Zev Radovan

Blessing of the fleet. A wider view of the obverse side of the Dor scapula reveals a maritime scene: From left, three men (and a portion of a fourth) on a boat, either passengers or oarsmen, face left; a bearded figure wearing an Egyptian-style headdress looms above them to the right. Probably the captain, the larger figure faces the priestess and, in a typical Egyptian expression of blessing or devotion, he raises his hand to his forehead. The priestess holds a libation bowl and seems to stand before a doorway, perhaps the harbor’s gate or the gate to a temple in the harbor area. To the right of the priestess, a man raises his right hand before a sacred “tree of life,” a motif common in Phoenician art in the eighth to sixth centuries B.C.E.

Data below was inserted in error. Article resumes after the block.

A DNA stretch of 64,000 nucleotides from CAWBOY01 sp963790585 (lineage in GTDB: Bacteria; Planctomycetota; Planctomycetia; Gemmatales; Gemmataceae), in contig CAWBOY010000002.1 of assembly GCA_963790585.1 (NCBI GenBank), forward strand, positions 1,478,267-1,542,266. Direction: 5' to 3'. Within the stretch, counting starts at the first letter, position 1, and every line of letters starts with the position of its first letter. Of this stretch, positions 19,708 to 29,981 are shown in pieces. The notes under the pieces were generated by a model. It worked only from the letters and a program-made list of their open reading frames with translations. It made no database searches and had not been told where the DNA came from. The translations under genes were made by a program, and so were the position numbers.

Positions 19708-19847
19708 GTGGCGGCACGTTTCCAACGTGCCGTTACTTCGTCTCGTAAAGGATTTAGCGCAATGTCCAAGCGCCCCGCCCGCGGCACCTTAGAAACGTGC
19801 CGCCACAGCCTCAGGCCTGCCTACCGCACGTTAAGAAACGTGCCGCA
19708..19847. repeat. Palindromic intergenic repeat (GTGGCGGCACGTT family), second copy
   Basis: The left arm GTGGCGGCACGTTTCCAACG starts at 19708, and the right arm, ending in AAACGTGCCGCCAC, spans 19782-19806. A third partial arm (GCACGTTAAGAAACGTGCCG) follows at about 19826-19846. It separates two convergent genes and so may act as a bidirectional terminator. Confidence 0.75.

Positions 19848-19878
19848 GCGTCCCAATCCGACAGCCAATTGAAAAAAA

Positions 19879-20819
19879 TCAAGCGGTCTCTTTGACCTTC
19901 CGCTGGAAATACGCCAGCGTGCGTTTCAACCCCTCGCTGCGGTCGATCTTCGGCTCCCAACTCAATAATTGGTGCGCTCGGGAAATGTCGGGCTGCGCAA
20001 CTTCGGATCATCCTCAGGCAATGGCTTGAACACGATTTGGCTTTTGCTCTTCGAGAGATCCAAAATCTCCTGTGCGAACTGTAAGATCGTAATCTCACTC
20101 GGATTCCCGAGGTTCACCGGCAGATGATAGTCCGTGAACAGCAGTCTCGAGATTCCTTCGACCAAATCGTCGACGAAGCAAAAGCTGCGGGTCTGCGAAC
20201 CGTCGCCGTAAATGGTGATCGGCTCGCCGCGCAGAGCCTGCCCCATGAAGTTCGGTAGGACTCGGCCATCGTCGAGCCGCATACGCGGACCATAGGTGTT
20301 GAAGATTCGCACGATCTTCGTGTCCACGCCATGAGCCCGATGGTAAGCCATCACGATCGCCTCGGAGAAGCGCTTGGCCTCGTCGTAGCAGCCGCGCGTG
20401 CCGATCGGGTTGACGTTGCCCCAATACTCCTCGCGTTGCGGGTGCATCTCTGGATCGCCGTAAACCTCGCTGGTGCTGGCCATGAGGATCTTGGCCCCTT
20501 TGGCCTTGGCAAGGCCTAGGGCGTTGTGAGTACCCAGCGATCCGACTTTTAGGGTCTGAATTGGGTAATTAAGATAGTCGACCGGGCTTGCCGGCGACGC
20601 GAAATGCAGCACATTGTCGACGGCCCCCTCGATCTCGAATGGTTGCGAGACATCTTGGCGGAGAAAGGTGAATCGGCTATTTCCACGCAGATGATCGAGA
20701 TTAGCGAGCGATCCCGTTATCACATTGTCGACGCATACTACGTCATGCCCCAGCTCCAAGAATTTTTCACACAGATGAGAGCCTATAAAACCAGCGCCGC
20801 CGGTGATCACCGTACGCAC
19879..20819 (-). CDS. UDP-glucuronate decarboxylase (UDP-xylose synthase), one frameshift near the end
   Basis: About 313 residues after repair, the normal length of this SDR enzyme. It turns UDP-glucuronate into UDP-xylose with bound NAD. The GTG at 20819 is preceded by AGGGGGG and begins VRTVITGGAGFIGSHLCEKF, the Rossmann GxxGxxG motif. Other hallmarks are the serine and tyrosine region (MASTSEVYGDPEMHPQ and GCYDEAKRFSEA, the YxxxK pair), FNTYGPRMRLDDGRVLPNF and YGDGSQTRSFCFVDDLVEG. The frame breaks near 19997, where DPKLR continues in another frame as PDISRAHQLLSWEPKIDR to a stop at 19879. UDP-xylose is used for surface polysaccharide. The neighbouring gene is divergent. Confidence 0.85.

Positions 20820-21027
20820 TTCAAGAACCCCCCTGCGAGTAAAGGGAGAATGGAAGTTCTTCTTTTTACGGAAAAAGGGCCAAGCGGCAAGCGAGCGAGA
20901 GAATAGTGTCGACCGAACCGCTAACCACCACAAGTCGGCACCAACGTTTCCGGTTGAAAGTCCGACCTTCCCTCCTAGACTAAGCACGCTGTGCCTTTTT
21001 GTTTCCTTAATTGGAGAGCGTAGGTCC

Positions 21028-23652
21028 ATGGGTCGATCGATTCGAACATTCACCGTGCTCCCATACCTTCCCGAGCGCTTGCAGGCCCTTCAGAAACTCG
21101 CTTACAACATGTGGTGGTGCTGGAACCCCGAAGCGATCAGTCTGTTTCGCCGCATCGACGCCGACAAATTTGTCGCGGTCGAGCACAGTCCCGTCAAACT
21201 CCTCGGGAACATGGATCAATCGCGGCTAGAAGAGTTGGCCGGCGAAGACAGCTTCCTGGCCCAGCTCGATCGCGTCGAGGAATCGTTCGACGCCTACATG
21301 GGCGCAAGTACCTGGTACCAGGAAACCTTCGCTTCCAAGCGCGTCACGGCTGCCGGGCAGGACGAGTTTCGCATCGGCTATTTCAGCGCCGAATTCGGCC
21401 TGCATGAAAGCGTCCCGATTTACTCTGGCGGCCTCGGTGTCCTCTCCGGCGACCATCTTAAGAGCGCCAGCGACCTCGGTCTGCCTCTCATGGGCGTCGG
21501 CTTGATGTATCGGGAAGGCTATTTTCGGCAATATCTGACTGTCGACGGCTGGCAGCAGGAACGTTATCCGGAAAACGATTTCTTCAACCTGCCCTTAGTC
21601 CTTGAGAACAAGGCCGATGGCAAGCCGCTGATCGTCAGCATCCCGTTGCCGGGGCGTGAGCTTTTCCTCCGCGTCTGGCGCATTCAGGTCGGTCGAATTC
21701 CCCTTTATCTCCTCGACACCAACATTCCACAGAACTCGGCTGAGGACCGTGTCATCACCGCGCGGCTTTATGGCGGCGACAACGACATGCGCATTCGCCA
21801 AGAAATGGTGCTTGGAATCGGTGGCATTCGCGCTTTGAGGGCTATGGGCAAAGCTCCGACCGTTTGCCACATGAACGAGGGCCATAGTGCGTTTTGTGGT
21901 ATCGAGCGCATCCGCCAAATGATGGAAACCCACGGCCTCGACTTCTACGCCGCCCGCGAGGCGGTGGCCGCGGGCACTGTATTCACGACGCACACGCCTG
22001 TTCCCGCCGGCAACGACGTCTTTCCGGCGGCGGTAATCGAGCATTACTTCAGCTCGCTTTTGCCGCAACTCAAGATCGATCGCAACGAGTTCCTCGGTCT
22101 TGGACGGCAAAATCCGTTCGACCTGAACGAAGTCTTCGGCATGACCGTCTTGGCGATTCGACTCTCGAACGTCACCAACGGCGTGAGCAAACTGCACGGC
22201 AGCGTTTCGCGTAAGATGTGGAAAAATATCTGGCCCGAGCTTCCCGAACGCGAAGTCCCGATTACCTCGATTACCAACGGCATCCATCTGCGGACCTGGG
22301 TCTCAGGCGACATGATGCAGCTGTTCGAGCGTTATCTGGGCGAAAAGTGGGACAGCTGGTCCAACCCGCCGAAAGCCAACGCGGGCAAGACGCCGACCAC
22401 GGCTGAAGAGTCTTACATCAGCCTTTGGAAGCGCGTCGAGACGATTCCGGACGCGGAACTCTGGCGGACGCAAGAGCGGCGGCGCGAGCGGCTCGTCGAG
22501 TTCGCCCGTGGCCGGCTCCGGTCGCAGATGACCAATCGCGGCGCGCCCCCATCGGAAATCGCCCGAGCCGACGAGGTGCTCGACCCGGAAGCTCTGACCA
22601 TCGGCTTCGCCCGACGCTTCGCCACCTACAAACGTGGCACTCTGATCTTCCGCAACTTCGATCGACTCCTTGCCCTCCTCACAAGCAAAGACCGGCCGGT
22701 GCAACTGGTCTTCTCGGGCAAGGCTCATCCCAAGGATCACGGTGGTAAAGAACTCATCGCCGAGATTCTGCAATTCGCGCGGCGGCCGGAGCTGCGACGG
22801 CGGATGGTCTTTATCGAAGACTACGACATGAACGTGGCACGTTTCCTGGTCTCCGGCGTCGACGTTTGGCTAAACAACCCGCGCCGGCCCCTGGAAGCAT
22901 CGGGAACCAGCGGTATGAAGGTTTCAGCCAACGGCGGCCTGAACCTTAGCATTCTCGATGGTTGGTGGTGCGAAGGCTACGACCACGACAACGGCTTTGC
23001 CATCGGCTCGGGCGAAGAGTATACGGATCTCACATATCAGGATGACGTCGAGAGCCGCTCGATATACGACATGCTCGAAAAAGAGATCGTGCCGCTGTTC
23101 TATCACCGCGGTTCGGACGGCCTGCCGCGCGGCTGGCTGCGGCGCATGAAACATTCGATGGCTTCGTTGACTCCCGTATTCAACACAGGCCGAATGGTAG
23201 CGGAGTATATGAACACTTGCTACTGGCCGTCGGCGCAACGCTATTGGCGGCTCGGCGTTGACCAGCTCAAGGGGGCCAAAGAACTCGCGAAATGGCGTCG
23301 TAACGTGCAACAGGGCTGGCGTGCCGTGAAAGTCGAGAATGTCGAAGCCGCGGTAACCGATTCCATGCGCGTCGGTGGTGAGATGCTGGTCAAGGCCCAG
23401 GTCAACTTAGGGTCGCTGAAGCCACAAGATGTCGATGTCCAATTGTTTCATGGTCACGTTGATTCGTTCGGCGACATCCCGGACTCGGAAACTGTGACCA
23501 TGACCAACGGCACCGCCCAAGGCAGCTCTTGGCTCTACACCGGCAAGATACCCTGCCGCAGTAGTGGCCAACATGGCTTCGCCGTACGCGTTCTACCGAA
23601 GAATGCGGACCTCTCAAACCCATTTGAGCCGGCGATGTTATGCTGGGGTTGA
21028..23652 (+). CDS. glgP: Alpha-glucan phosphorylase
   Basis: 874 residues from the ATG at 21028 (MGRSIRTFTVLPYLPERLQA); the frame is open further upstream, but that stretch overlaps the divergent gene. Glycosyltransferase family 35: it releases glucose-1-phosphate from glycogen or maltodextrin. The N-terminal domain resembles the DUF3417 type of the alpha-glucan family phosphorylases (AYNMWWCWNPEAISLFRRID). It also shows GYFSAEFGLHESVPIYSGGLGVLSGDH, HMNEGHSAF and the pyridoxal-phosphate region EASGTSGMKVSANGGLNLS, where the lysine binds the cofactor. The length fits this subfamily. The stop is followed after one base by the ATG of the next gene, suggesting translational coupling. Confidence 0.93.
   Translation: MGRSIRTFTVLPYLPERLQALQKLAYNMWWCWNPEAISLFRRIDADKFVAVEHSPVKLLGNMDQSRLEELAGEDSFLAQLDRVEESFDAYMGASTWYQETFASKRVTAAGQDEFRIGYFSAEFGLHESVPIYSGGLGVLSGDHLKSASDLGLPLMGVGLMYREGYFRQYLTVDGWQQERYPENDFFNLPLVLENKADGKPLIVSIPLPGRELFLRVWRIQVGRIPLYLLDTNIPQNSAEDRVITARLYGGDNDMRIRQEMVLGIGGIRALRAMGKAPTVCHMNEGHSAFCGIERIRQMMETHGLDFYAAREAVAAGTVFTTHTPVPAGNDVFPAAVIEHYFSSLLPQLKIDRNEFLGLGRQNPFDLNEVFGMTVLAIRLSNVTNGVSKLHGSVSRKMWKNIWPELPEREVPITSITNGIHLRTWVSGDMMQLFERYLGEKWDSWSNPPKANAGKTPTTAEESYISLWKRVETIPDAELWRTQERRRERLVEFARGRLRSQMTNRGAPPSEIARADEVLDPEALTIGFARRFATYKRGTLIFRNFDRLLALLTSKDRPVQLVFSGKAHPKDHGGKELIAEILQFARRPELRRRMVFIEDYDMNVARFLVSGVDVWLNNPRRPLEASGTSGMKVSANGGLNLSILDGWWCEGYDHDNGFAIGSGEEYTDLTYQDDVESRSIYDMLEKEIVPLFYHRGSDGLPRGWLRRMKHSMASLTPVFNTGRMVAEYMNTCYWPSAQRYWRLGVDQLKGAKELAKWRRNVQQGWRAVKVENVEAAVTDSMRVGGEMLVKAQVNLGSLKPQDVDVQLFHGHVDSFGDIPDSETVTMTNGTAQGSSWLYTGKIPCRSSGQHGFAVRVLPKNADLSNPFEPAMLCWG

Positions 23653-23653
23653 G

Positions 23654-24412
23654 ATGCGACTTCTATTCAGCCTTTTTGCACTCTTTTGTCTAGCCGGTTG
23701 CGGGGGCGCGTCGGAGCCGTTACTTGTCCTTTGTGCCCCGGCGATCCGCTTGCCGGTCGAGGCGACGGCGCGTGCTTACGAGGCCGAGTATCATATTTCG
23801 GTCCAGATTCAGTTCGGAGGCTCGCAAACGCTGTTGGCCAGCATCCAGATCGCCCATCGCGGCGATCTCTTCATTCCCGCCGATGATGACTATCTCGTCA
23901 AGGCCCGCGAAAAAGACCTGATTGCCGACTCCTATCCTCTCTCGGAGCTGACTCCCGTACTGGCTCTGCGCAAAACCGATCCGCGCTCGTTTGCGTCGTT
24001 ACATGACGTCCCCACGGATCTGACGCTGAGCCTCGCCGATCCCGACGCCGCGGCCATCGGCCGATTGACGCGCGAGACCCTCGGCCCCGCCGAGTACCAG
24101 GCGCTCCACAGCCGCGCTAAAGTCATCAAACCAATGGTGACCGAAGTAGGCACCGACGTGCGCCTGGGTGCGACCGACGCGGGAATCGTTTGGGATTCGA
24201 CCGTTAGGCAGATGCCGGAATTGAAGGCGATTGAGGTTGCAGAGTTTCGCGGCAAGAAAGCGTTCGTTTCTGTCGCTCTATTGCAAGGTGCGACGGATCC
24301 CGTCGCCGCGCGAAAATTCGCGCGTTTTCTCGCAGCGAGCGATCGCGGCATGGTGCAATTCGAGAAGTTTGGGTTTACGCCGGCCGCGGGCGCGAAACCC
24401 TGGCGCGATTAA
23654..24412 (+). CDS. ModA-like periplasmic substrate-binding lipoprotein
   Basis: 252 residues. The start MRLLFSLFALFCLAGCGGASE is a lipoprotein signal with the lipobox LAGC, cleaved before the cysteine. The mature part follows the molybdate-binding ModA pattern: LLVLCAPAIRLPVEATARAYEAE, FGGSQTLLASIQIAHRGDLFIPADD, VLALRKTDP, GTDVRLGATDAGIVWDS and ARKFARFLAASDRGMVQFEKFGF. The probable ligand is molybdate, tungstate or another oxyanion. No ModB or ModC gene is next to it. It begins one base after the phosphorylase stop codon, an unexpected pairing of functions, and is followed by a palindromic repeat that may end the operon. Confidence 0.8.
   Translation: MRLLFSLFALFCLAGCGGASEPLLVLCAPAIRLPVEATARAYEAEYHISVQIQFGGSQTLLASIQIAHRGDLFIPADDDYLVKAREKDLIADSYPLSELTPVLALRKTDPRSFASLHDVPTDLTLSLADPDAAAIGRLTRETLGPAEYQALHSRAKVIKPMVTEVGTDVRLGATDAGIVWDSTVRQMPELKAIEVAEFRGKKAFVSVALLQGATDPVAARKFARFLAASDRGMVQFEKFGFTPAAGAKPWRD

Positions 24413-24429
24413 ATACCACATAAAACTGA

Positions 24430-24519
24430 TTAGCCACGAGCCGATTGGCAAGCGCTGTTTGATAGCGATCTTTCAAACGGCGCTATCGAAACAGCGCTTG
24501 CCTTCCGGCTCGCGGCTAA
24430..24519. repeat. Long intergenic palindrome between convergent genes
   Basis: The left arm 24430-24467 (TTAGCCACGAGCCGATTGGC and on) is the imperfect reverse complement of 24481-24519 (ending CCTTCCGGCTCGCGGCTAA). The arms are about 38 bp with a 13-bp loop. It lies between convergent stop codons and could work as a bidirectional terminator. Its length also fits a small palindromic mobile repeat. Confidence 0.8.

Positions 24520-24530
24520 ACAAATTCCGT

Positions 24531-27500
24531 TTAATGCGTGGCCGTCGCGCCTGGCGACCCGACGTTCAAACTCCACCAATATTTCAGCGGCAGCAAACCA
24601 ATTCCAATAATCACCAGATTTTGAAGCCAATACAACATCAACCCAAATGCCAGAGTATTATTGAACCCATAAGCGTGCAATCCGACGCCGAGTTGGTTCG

The excavators believe the scapula was first etched with the maritime scene by Phoenicians, perhaps on Cyprus or at Dor, in about the seventh or early sixth century B.C.E. Cypriote Greeks then added the votive inscription on the reverse side in about 400 B.C.E. after having brought the scapula to a temple at Dor.